For followers of the Abrahamic religions, heaven can end up being an excuse not to do much while we’re alive on earth. Why should you work hard to make a better life for yourself or the people around you if you get all that later in heaven anyway, the idea goes. Defending Your Life turns that idea on its head. The hereafter is the entire reason to live your earthly life to its fullest. If you don’t, you die and the people in “Judgment City” just stick you right back on earth until you get it right.

The idea of defending one’s life therefore has many meanings in the film. Brooks’ character is put on trial and must defend the decisions he’s made. Through flashbacks we see that, while he was alive, he was given opportunities to improve his life, to defend the precious existence he’d been given. Getting it right, the film stresses, doesn’t just mean being good either. It means being brave, being strong, and having the courage to go after what you want in life.

There are plenty of “carpe diem” movies out there, but I especially like this one because it arrives at the idea from a completely different direction. And the others can’t claim Meryl Streep among the cast.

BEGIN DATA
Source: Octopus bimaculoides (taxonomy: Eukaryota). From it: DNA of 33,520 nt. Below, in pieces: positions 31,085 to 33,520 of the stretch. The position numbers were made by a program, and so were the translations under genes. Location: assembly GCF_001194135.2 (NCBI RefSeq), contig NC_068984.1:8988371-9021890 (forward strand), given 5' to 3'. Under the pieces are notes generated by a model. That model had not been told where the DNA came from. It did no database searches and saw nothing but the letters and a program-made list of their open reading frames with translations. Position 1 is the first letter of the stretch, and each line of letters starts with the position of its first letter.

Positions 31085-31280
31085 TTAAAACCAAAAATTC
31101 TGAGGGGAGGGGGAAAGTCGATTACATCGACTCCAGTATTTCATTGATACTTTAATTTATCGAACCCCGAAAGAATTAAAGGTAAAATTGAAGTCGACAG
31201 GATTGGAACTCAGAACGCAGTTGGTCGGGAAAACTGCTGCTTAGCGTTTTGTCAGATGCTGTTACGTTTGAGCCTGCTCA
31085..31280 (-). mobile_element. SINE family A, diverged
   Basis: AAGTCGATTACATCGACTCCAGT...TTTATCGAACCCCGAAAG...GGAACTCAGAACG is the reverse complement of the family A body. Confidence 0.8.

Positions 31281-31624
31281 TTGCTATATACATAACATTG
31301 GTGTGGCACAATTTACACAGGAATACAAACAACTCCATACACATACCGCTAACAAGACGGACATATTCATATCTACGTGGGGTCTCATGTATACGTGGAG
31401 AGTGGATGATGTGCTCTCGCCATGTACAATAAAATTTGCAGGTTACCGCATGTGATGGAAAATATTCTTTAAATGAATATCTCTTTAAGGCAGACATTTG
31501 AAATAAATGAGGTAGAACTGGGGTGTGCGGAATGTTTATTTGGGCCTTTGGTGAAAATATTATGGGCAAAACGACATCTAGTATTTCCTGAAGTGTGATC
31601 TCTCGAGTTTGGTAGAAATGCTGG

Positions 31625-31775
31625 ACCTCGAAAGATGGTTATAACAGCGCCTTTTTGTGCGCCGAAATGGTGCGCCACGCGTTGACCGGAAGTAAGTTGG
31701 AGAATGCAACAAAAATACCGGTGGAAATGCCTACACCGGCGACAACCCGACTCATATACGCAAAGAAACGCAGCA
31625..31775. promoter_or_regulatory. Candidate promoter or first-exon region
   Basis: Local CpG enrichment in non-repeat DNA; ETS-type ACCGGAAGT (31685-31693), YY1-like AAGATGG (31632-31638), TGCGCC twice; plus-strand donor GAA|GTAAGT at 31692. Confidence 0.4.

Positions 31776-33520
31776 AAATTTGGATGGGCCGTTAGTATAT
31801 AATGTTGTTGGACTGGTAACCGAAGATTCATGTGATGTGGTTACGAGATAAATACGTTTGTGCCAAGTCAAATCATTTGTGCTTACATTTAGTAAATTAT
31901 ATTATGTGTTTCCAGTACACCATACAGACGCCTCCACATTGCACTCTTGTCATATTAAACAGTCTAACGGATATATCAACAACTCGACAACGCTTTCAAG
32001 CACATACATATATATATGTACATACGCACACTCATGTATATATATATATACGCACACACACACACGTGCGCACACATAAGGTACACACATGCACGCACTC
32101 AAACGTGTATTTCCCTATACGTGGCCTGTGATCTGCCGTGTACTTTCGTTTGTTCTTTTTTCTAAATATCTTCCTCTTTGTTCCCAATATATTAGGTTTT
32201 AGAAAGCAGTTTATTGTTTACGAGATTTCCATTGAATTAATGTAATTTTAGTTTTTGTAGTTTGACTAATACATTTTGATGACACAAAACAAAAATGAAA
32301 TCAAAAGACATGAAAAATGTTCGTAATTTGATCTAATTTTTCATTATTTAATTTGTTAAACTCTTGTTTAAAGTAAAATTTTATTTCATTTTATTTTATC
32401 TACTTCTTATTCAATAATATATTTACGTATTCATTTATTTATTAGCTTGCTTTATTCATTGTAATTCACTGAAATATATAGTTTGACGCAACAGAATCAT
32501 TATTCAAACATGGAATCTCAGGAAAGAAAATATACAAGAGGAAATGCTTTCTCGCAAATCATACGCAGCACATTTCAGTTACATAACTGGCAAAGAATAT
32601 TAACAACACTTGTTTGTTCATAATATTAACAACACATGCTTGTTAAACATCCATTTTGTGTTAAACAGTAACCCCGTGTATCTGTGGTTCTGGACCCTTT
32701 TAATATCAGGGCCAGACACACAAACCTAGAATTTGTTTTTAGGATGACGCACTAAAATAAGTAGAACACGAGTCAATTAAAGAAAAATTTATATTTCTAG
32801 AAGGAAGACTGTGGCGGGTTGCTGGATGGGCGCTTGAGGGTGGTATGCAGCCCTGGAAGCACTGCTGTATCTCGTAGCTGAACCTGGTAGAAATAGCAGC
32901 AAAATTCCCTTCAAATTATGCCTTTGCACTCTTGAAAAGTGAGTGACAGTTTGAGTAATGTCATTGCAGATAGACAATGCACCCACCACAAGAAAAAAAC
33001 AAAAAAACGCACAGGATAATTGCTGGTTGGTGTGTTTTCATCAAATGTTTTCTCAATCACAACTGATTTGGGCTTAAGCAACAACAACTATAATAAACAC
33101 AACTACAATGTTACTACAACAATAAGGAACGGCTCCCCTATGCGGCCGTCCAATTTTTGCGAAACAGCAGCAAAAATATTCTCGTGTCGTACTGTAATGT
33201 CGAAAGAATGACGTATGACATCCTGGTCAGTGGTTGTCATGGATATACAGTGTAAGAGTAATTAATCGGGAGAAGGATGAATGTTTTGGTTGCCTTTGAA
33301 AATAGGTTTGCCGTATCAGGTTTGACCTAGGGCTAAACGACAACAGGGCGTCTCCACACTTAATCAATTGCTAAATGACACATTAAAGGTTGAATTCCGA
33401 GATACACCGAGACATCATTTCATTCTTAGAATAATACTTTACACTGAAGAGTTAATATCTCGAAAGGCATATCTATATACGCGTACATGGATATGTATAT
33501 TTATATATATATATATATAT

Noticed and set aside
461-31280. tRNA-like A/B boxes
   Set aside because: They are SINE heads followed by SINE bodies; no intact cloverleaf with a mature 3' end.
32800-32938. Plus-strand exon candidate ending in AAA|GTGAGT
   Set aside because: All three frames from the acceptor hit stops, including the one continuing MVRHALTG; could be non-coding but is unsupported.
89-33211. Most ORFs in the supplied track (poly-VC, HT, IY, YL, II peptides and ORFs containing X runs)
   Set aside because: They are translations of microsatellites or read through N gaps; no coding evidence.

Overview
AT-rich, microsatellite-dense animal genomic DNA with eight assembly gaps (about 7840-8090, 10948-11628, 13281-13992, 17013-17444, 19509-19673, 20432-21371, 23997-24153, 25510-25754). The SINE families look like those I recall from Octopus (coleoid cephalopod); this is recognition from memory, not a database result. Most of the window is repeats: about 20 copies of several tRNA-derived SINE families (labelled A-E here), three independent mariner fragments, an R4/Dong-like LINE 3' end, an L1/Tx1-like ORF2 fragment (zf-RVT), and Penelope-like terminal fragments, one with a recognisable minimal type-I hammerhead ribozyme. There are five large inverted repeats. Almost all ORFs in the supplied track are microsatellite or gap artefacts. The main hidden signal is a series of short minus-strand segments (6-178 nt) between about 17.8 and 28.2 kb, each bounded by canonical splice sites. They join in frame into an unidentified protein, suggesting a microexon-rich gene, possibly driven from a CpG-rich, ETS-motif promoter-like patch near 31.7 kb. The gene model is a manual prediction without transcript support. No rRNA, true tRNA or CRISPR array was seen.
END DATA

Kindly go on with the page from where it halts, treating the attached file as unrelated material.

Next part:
If you’re ever sitting around with your friends talking about humanism, someone will inevitably mention Nietzsche or the objectivists. Ayn Rand’s book, The Fountainhead, is full of it (Nietzscheism, I mean). I might not agree with everything in Rand’s books, but this movie is a bit softer on the whole Übermensch idea. So, it’s a good place to start when talking about the integrity and value of the individual over the tyranny of collectivism.

After humans cast off the shackles of religion, what’s left for our species but to bask in the glory of humanity itself? We are presented with humanism, as if it had slipped on a Superman costume. It is magnificently symbolized by Gary Cooper, hands on hips, standing atop the tallest skyscraper in the world, his shirt blowing in the wind like a cape. I’m not being cynical here. This image is a good thing.